Marriage record

Marriage records are a part of the civil registration, introduced in 1811 or slightly earlier in Limburg and Zeeuws-Vlaanderen. Marriage records contain the following information: Name, age, profession and place of birth and residence of the bride and groom Names of their parents, and if they are still alive their professions and place of residence If any: names of previous spouses (either divorced or deceased) Name, age, profession and place of residence for 4 witnesses … [Read more...]

Marriage supplements: gateway to more information about your ancestors

Since the introduction of the civil registration in 1811, a bride and groom had to submit several documents to prove they were eligible to get married. Not only do these records tell you when your ancestors were born, but they may also provide information about their physical appearance, death dates of parents and previous spouses or even of their grandparents.  These documents are known as the 'Huwelijksbijlagen' and most of them still exist and can be found online. … [Read more...]

Name taking records

The French occupation from 1795-1813 introduced many new types of administration, including the civil registration. To properly record people, it was necessary that they all had a last name. In 1811 and 1813, Napoleon decreed that everybody had to register their last name. After the French occupation ended, the Dutch government decided to keep the obligated last name. In 1825 they required that everybody who had not registered his name yet should do so. You can find information about … [Read more...]

Online cemeteries – Dutch alternatives to Find a Grave

Not many cemeteries in the Netherlands can be found on international websites like Find a Grave or Billion Graves. There is no Dutch equivalent for these sites, but there are several websites that provide photos of graves. … [Read more...]

Personal record card

Personal record cards were used from 1938 to keep track of who lived where. They are part of the population registration. Personal record cards are a great source of information for recent research because they cover the period from 1938 onward. Copies of personal record cards of deceased people can be ordered for a fee from the Central Bureau for genealogy. … [Read more...]

Population registers

Population registers can be a great source of information because they list all the inhabitants of a house, usually one or more families together with their domestic staff. Since 1850, the Dutch population registers form a continuous registration where you can find who lived where at all times. They look like census records but differ in one important aspect: population registers were kept up-to-date during the period the register covers (usually ten years). If you think of the census record as … [Read more...]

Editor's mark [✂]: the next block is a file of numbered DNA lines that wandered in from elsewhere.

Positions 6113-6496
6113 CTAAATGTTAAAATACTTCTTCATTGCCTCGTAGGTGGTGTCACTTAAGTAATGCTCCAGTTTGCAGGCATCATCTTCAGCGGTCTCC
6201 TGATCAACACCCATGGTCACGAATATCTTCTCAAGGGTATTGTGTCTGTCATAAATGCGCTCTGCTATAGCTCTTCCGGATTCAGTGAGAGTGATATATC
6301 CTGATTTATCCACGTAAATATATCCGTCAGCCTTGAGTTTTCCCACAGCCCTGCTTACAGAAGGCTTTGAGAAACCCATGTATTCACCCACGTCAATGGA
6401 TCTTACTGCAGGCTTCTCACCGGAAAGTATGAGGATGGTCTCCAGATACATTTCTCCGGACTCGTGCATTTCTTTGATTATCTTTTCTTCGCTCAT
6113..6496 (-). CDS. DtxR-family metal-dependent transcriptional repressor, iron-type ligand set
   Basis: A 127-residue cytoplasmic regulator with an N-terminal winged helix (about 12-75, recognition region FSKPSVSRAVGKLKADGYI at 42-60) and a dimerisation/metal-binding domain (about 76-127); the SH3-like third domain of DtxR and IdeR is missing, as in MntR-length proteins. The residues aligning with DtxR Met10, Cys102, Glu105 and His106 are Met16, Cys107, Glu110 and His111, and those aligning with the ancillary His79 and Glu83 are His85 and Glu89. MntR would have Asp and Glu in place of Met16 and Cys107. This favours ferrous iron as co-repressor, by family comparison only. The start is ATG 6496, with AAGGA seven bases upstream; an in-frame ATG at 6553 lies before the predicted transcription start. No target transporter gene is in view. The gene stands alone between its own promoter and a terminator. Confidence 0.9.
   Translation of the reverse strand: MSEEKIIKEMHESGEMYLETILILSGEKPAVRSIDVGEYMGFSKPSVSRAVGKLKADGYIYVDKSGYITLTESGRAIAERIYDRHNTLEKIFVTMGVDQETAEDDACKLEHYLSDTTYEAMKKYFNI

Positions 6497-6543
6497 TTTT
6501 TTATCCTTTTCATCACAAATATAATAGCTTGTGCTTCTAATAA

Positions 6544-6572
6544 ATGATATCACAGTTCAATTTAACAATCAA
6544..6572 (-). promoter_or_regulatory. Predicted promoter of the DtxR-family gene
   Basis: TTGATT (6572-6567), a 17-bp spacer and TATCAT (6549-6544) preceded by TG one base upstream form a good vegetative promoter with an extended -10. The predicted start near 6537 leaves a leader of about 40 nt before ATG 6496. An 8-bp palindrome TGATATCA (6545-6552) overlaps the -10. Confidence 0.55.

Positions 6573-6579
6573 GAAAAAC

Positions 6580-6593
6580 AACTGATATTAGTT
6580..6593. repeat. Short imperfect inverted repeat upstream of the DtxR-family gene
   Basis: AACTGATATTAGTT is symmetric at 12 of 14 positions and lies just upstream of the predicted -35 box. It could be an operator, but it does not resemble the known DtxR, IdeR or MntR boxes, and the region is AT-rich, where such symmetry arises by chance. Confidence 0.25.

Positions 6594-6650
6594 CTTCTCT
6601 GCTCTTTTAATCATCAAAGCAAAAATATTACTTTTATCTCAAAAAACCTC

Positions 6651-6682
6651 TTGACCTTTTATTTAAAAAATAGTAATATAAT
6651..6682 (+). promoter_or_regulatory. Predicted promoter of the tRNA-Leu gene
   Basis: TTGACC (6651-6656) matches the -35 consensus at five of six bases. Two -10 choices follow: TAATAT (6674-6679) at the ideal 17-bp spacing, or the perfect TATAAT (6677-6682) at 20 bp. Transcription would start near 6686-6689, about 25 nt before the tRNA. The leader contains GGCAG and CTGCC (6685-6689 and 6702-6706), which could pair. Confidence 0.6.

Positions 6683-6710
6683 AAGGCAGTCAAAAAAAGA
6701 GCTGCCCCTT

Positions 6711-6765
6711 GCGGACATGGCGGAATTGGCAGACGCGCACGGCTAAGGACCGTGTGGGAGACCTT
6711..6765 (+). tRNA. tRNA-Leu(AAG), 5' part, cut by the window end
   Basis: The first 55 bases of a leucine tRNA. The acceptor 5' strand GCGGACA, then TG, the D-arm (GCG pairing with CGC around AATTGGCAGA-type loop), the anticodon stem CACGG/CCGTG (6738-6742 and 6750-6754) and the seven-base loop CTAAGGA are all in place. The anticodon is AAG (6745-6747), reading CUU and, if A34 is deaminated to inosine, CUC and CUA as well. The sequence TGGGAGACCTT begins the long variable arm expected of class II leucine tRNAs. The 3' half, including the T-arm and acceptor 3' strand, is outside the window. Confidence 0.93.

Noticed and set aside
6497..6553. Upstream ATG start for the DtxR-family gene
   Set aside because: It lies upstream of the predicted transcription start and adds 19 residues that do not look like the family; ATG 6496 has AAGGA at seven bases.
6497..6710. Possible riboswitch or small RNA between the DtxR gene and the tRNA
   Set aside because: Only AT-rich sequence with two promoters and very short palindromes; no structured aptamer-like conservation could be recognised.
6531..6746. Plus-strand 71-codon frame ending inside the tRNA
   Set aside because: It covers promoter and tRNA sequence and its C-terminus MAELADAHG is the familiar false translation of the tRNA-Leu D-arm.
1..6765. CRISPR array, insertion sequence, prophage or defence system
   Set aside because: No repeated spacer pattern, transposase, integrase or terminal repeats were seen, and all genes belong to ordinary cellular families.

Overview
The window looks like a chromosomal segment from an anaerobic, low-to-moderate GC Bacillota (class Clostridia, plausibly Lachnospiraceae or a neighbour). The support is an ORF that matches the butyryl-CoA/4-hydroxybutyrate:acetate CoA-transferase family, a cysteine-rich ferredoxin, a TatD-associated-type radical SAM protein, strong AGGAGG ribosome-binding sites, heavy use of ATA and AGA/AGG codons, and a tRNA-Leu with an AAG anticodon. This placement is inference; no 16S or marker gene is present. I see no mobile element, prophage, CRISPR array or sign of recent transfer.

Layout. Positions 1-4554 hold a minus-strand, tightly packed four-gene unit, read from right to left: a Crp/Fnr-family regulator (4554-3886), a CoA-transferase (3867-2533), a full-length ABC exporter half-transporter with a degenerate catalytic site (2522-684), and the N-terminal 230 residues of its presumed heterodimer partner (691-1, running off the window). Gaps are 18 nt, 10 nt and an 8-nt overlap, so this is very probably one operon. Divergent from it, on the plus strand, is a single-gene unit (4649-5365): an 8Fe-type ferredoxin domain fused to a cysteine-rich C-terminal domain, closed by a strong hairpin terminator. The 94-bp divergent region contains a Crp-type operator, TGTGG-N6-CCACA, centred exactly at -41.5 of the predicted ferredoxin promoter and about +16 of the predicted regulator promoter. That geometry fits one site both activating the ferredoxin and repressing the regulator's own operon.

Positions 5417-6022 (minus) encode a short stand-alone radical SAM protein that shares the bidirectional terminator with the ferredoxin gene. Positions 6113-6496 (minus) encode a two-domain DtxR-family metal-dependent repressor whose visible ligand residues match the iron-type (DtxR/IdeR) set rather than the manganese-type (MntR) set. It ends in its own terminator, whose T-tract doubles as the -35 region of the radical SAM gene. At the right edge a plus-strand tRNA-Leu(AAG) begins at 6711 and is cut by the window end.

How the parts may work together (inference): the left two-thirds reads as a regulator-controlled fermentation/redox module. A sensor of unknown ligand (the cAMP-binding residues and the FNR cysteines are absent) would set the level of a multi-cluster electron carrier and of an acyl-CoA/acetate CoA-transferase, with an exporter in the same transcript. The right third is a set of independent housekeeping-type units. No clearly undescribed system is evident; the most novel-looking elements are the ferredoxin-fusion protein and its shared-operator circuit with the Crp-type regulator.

Researching Military Ancestors in the Netherlands – Before 1795

I often get questions about finding military ancestors, and thought I would write a few posts about that. I will start with the early period, before 1795. Before 1795, most soldiers were professional soldiers, not conscripts. The Dutch Republic (1588-1795) hired both Dutch and foreign men. Often, whole regiments were hired, including from Scotland, Switzerland, and Germany. The regiments would be stationed in garrison towns throughout the republic, changing every few years. Some soldiers … [Read more...]

Slave registers of Curacao now available online

The slave registers of Curacao (1839-1863) and the emancipation registers of Curacao (1863) are now available via the website of the National Archives of Curacao and National Archives of the Netherlands. … [Read more...]

Source – Bankruptcy files

If someone is unable to meet his financial obligations, the court can be asked to declare him bankrupt. The court appoints a curator who inventories the debts and assets of the bankrupt person, who the creditors are, and how they can best be paid. When everything is settled, which could take years, the bankruptcy is ended. Bankruptcy files Records are created of all the actions that happen after somebody is declared bankrupt. Together, these form a bankruptcy files. These files are part of the … [Read more...]

Source – Baptismal record

Before 1811, baptismal records are the main source for information about an ancestor's birth date. Baptismal records should have been kept since the Trente council of 1545-1563, but for most areas they only survive since the early to mid 1600s. Most children were baptized within days of being born. In some churches, children were baptized the next Sunday. Others baptized them the same day, or may have waited several weeks. Anabaptists and similar religious only baptized adults, so in that … [Read more...]